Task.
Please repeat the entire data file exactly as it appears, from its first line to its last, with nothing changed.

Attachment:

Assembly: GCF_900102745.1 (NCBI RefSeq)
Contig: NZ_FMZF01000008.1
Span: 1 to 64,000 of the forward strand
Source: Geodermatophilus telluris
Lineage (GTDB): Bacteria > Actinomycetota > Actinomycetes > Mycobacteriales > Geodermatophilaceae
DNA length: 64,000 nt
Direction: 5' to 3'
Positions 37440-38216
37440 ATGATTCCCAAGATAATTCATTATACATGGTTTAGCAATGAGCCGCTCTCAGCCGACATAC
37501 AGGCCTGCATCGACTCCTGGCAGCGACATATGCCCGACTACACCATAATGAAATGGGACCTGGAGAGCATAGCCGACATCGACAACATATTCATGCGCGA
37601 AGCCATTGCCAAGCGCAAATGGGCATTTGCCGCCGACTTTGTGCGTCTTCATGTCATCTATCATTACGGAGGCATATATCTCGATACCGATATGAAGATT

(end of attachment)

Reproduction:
Assembly: GCF_900102745.1 (NCBI RefSeq)
Contig: NZ_FMZF01000008.1
Span: 1 to 64,000 of the forward strand
Source: Geodermatophilus telluris
Lineage (GTDB): Bacteria > Actinomycetota > Actinomycetes > Mycobacteriales > Geodermatophilaceae
DNA length: 64,000 nt
Direction: 5' to 3'
Positions 37440-38216
37440 ATGATTCCCAAGATAATTCATTATACATGGTTTAGCAATGAGCCGCTCTCAGCCGACATAC
37501 AGGCCTGCATCGACTCCTGGCAGCGACATATGCCCGACTACACCATAATGAAATGGGACCTGGAGAGCATAGCCGACATCGACAACATATTCATGCGCGA
37601 AGCCATTGCCAAGCGCAAATGGGCATTTGCCGCCGACTTTGTGCGTCTTCATGTCATCTATCATTACGGAGGCATATATCTCGATACCGATATGAAGATT